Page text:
All that is known about Private Putnam’s military career is that around 4/1/63, as an infantryman stationed at Ft. Lyon, CO, he suffered an injury to his left leg- reportedly the result of exposure- which caused the knee joint to become inflamed and swollen. In October of that year when the 2nd was transformed from an infantry to a cavalry regiment the knee had already resulted in Private Putnam’s hospitalization on at least one occasion. That period of treatment having proved unsuccessful, in January, 1864, George was granted a disability discharge.
After separating from the service George appears to have returned to his native state as on 10/20/64 in Andover, MA he married Lucy Adeline “Addie” Rea (b. 3/27/42 Essex Co., MA). The union would produce eight children, only two (*) of which would survive well into adulthood: Francis Brannon (b. 7/7/65 VT – d. 4/8/72 Essex Co. MA), Israel Jasper (b. 1/18/67 Hillsborough NH- d. 3/15/89 MA), Mary Rea (b. 1/1/69 NH – d. 8/12/79 Hillsborough Co. MA), Georgia Sarah (b. 8/26/70- Hillsborough Co. MA d.10/20/72 Hillsborough Co. MA), George Hildreth* (b.11/11/73 York Co., ME), Caroline Harriet (b. 4/11/75 York Co., ME- d. 9/18/75 York Co. ME), James Garfield* (b. 4/23/77 York Co., ME), and Robert Lincoln (b. 5/7/79 Essex Co., MA – d. 5/27/80 Essex Co., MA). As noted, the children were born in Vermont, Maine, New Hampshire and Massachusetts.
Looking more closely at the moves made by George and Addie, in 1870 they were residing in Lyndenborough, Hillsborough Co., NH. There, George’s occupation was listed as “representative of a blind co. A decade later, in 1880 the family was in Andover Essex Co., MA with George’s occupation noted as “at home.” There is no census information available from 1890 as it was mostly destroyed by fire, but in 1900 ‘George, Addie and son George H. were in Landis, Cumberland Co., NJ. George’s occupation was then noted as “clerk in office.”
According to George’s 1920 obituary, his post war employment included a term in the New Hampshire legislature, eleven years as a clerk in the Portsmouth, NH naval yard, and a lengthy (1882-1892 inc.) stint as the town clerk of Andover, MA.
The U.S. Census for 1910 is interesting because one tally placed George and Addie in Landis Cumberland Co., NJ while a second found George. Only, in San Diego, San Diego Co., CA.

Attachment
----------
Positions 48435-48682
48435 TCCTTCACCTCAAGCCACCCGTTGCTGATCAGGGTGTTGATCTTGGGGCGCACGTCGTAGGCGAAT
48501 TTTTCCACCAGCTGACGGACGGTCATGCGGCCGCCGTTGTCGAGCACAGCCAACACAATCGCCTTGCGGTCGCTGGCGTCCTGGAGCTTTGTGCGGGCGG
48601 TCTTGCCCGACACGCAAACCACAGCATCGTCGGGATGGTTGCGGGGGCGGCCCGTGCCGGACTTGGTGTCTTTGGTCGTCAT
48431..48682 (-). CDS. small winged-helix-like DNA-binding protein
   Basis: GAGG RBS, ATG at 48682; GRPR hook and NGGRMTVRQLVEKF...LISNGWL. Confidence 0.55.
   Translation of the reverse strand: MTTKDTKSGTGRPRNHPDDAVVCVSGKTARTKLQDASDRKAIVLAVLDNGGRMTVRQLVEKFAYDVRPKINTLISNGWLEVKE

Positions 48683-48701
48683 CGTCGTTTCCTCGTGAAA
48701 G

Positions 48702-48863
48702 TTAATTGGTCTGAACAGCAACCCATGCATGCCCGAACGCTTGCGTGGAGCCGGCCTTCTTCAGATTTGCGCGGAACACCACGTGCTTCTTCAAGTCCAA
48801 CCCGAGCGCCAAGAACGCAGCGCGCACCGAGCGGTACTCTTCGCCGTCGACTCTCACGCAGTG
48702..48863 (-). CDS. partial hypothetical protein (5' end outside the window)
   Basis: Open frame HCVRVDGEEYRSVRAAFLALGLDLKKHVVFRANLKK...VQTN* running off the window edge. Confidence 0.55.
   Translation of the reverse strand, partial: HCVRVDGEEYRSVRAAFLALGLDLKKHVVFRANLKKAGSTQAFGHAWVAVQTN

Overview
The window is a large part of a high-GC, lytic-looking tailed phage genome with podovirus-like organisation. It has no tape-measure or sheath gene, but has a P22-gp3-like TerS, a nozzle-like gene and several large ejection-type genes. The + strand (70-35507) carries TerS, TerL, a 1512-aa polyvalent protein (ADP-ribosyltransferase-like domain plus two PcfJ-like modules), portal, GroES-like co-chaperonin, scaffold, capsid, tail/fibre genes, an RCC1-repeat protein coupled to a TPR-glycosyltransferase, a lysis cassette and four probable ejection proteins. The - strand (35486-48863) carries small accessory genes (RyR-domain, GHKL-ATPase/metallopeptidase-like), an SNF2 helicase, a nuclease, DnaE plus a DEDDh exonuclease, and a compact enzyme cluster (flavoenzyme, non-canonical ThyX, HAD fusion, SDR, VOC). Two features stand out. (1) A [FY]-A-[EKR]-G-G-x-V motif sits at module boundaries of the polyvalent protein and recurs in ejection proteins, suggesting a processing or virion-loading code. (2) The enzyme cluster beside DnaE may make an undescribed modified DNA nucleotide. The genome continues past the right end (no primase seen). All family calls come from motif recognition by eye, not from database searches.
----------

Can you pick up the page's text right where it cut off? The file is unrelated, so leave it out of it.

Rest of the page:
By March, 1912 George was “temporarily separated” from his wife. She was living in New Jersey with son George while husband/father, George, was with son James, then a medical doctor in Everett Snohomish Co., WA. Available records do not speak to whether the “separation” was the result of marital problems or medical needs.
George A. Putnam died April 30th, 1920 at the rural Machias Snohomish Co. home of his son, George. At his passing he was aged 81 years, 8 months. His obituary noted that while he had reportedly been in “failing health for some time” he had been able to be “outdoors as late as last Monday.” Cause of death was listed as “chronic bronchitis.”
At some point – post war – George had applied for and been granted a U.S. Government disability pension based on ailments or illness which traced back to his days of Civil War soldiering. At death the Civil War veteran was receiving a $55 per month stipend.
George was buried in the Grand Army Of The Republic (G.A.R.) Cemetery in Snohomish, Snohomish Co., WA. His son, Dr. Putnam, was to later petition the government for payment of $94 for George’s final days of care and burial arrangements. It is not known if the petition was granted.
Lucy Adeline Putnam died on7/12/15 in Vineland Cumberland Co., NJ. The location of her final resting place is not known.
Buried at Grand Army of the Republic Cemetery Snohomish